Is eDemocracy the true democracy, or an illusion of participation?

Kate Millard, Carl Adams, Peter Millard

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This paper discusses eDemocracy within the context of ubiquitous access to the internet via wired and wireless technologies. Such access has the potential to increase engagement in public debate and representation on key issues facing society through an emerging eDemocracy. The paper presents the results of a survey on people’s attitudes and involvement in eDemocracy-related activity – such as engagement in public debate, representation of issues, and online protests. The results indicate a high level of self-perception of political awareness among the respondents; however, in sharp contrast, they also indicate a lack of actual involvement and engagement in eDemocratic activity. The paper thus focuses upon whether apathy or disenfranchisement is the dominate variable in the lack of engagement. The paper concludes by suggesting that to increase public engagement, government agencies must be required to respond to electronic representation made by citizens through eDemocratic channels. Keywords: eDemocracy, disenfranchisement, direct democracy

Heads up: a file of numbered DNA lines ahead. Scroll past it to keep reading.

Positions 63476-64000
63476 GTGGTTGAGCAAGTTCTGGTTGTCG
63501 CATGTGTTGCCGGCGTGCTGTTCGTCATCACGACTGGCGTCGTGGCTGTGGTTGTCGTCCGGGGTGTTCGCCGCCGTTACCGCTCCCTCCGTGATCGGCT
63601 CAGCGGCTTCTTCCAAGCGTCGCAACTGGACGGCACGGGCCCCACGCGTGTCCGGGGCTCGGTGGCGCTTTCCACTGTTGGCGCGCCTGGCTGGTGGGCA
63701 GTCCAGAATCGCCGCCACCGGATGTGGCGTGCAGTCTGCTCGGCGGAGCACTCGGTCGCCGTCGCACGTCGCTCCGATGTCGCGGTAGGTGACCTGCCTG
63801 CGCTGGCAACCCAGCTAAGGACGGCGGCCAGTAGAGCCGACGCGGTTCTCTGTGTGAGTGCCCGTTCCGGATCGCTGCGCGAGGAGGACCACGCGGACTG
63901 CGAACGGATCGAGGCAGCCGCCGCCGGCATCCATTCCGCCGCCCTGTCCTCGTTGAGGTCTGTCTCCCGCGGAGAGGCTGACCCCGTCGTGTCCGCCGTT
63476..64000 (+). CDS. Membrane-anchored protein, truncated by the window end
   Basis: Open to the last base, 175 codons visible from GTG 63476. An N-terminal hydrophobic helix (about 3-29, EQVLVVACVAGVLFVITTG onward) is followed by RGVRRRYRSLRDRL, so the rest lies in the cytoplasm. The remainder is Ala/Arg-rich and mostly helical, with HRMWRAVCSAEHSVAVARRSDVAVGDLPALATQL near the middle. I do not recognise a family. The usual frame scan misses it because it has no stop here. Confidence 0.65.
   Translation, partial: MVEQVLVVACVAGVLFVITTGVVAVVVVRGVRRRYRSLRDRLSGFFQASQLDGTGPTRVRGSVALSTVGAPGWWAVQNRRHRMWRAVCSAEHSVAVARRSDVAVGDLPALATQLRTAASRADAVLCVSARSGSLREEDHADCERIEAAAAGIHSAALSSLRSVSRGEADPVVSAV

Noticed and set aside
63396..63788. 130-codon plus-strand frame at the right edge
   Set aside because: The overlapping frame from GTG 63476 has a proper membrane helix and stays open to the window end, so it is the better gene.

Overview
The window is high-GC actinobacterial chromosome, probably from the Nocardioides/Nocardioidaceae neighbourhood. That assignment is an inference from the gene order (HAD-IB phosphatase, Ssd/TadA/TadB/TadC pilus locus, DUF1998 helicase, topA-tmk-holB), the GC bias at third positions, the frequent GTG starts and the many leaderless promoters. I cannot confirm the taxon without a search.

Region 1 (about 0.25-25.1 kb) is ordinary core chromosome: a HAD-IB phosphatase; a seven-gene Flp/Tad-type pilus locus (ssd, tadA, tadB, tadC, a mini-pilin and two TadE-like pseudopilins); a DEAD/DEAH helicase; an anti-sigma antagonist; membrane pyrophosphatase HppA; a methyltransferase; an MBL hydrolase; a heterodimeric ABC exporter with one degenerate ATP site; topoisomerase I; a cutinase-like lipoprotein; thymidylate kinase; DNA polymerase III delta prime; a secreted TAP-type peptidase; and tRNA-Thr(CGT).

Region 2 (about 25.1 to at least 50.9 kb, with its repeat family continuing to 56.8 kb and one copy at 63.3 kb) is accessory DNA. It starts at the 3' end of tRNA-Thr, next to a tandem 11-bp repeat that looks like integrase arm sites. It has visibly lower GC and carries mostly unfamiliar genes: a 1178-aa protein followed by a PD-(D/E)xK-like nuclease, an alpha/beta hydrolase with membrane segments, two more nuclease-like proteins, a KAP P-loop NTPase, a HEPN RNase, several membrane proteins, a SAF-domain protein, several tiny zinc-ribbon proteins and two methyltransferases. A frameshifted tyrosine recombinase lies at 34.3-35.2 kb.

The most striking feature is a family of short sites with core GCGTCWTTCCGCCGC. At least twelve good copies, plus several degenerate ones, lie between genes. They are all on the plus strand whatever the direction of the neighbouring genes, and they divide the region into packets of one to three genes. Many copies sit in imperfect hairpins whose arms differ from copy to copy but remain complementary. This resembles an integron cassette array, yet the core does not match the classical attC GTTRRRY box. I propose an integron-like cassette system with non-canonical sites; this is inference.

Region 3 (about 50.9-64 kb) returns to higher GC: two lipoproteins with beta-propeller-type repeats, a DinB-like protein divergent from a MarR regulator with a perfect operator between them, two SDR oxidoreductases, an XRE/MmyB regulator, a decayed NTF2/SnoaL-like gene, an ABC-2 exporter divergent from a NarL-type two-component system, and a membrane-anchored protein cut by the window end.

Original languageEnglish
Publication statusPublished - Oct 2010
EventmLife 2010 - Brighton
Duration: 27 Oct 201029 Oct 2010


ConferencemLife 2010


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